In an embodiment, the mixed-metal oxide includes a doped pyrochlore having the pyrochlore composition A2-xA′xB2-yB′yO7-z, where A is one or more of a lanthanide series metal or Ca, A′ if present is one or more of a Group 1 metal, a Group 2 metal, or mixtures thereof, B is one or more of a transition metal, B′ if present is one or more of a noble metal, and O is the element oxygen. In this embodiment, A′ is not equivalent to A, B′ is not equivalent to B, and 0≦x≦1, 0≦y≦1, and x+y>0, such that the A-site, the B-site, or both are doped, and z is a number that renders the composition charge neutral. In another embodiment, A′ if present is an A-site dopant at a lattice point of the pyrochlore crystal structure, and B′ if present is a B-site dopant at another lattice point of the pyrochlore crystal structure, and A′ and B′ when present are coordinated with oxygen atoms in the pyrochlore crystal structure. In another embodiment, the hydrogenation catalyst comprises the doped pyrochlore having the pyrochlore composition A2-xA′xB2-yB′yO7-z and a deposited metal on the doped pyrochlore, where the deposited metal comprises a transition metal, an alkali metal, an alkaline earth metal, or mixtures thereof.

Generally, in a pyrochlore composition A2-xA′xB2-yB′yO7-z having a pyrochlore crystal structure, the pyrochlore is composed of ½ trivalent cations and ½ tetravalent cations in a cubic cell structure. The A-site is usually a large cation (typically rare earth elements) and is coordinated with eight oxygen atoms. The B-site cation has a smaller radius (usually transition metal) and is coordinated with six oxygen atoms. The necessary ionic states, ionic radii, and oxygen atom coordination generally necessary to form a pyrochlore crystal structure are known in the art. See e.g. Subramanian et al, “Oxide Pyrochlores—A Review,” Progress in Solid State Chemistry, 15 (1983), among others.

In a particular embodiment where the mixed-metal oxide includes the pyrochlore composition A2-xA′xB2-yB′yO7-z, A is one of La, Cc, Gd, or mixtures thereof and B is one of Ti, V, Cr, Mn, Cu, Y, Co, Fe, Mo, Ni or mixtures thereof. In this embodiment, A′ if present is one of Ca, Sr, Ba or mixtures thereof and B′ if present is Rh, Ru, or mixtures thereof. In another embodiment, both x and y are greater than zero such that the doped pyrochlore has both an A-site dopant and a B-site dopant. In a further embodiment, the A-site or B-site dopant comprises a metal equivalent to a metal comprising a deposited metal supported by the mixed-metal oxide. In a further embodiment, y>0 and B′ is a first noble metal, and the deposited metal supported by the doped pyrochlore comprises a second noble metal. In a still further embodiment, the second noble metal is equivalent to the first noble metal. Additionally, when the hydrogenation catalyst comprises the doped pyrochlore, the hydrogenation catalyst may additionally comprise other crystal phases, including simple oxides, weberites, and others. Further, the doped pyrochlore comprising the hydrogenation catalyst may be either self-supported or structurally supported on a substrate such as aluminas, silicas, other oxides, and other substrates known in the art, and combinations thereof.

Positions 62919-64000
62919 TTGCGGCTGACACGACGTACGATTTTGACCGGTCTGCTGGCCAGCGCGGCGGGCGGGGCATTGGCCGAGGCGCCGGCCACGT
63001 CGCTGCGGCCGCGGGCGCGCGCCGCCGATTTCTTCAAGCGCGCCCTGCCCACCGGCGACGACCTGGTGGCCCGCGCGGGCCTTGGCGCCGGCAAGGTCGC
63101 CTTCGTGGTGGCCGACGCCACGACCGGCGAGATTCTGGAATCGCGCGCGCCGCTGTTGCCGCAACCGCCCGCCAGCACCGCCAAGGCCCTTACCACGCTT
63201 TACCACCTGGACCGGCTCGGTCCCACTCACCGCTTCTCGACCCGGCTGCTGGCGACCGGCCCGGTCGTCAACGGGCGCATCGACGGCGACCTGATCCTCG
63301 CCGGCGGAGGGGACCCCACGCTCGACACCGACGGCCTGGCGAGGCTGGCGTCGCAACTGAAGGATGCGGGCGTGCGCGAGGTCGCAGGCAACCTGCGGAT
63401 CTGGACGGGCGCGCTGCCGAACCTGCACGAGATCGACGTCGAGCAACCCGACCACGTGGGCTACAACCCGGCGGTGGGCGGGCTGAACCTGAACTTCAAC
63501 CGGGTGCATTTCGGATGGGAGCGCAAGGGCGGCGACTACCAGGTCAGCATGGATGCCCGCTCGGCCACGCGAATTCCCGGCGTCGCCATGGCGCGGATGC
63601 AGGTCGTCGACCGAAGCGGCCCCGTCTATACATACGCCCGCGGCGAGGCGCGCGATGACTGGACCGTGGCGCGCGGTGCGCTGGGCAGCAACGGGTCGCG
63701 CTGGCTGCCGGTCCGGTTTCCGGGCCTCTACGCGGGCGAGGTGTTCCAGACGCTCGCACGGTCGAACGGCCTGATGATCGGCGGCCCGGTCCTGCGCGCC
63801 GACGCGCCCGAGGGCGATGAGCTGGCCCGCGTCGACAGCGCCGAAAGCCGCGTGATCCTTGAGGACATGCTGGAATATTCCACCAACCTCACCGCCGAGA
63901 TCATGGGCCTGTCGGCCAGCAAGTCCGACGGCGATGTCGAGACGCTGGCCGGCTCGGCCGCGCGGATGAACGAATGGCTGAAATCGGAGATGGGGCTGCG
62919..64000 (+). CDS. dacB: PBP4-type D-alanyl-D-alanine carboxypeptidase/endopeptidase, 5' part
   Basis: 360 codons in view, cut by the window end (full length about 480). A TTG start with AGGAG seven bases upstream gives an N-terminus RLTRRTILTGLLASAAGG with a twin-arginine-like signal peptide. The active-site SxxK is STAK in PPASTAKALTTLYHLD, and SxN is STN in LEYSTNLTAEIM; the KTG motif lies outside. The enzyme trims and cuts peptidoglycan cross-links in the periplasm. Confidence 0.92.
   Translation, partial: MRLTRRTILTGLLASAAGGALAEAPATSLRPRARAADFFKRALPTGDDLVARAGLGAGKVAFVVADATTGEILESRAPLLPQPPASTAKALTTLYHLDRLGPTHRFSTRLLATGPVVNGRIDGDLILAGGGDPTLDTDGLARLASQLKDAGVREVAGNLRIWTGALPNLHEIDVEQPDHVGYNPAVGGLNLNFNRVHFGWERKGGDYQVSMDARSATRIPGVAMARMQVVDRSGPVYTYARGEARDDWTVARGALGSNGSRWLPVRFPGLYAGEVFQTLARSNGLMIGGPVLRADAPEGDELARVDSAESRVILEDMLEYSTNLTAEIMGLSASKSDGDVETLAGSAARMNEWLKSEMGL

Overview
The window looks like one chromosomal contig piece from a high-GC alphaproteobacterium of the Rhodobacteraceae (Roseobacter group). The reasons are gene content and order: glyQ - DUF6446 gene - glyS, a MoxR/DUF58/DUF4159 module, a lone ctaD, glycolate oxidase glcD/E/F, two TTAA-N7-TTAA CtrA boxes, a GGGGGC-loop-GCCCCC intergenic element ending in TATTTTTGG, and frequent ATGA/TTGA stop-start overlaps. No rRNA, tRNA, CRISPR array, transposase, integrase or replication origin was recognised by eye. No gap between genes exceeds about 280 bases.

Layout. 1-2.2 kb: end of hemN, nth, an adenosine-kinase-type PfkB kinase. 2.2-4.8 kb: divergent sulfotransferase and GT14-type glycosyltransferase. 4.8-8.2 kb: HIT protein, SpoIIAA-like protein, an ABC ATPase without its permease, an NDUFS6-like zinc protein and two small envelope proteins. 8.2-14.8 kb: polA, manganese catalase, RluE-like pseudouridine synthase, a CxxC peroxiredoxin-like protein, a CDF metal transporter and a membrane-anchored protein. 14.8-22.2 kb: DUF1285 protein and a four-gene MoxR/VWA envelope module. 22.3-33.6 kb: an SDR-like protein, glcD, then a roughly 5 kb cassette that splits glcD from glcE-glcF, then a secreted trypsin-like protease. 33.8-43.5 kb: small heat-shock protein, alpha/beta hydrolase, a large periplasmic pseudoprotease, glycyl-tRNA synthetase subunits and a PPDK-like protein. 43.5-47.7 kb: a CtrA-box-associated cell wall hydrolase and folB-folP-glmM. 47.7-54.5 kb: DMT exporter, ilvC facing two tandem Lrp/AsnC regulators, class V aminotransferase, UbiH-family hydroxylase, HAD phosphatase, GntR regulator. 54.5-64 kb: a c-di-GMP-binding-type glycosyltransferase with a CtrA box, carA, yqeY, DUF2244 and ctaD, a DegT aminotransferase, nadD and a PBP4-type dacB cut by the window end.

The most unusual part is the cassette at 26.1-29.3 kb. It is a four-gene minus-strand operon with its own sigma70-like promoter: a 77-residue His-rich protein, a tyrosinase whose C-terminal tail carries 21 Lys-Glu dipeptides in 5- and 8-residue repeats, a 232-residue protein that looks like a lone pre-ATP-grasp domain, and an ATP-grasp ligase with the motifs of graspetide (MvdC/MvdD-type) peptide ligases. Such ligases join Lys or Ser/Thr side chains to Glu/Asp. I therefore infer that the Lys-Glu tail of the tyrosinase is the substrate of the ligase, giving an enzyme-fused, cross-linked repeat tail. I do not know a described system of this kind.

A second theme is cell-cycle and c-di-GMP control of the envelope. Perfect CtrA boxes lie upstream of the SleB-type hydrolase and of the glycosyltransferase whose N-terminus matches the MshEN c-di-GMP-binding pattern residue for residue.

In another embodiment, the mixed-metal oxide includes a doped brownmillerite having the brownmillerite composition A2-xA′xB2-yB′yO5-z where A is one or more of an alkaline earth metal, A′ if present is one or more of a lanthanide series metal, Group 3 metal, or mixtures thereof, B is one or more of a transition metal, a Group 13 metal, or mixtures thereof, B′ if present is one or more of a lanthanide series metal, a noble metal, a Group 3 metal, or mixtures thereof, and O is the element oxygen. In this embodiment, A′ is not equivalent to A, B′ is not equivalent to B, and 0≦x≦1, 0≦y≦1, and x+y>0, such that the A-site, the B-site, or both are doped, and z is a number that renders the composition charge neutral. In an embodiment, A′ if present is an A-site dopant at a lattice point of the brownmillerite crystal structure, and B′ if present is a B-site dopant at another lattice point of the brownmillerite crystal structure, and A′ and B′ when present are coordinated with oxygen atoms in the brownmillerite crystal structure. In another embodiment, the hydrogenation catalyst comprises the doped brownmillerite having the brownmillerite composition A2-xA′xB2-yB′yO5-z and a deposited metal on the doped brownmillerite, where the deposited metal comprises a transition metal, an alkali metal, an alkaline earth metal, or mixtures thereof.

Generally, in a brownmillerite composition A2-xA′xB2-yB′yO5-z having a brownmillerite crystal structure, the A-site and B site cations are statistically distributed and coordinated with oxygen anions in both octahedral and tetrahedral sites. Brownmillerites are closely related to perovskites and generally have layers of corner sharing BO6 octahedra are separated by chains of corner sharing BO4 tetrahedra. The necessary ionic states, ionic radii, and oxygen atom coordination generally necessary to form a brownmillerite crystal structure are known in the art. See e.g., Ramezanipour et al., “Intralayer Cation Ordering in a Brownmillerite Superstructure: Synthesis, Crystal, and Magnetic Structures of Ca2FeCoO5 ,” Chem. Mater. 22 (2010), among others.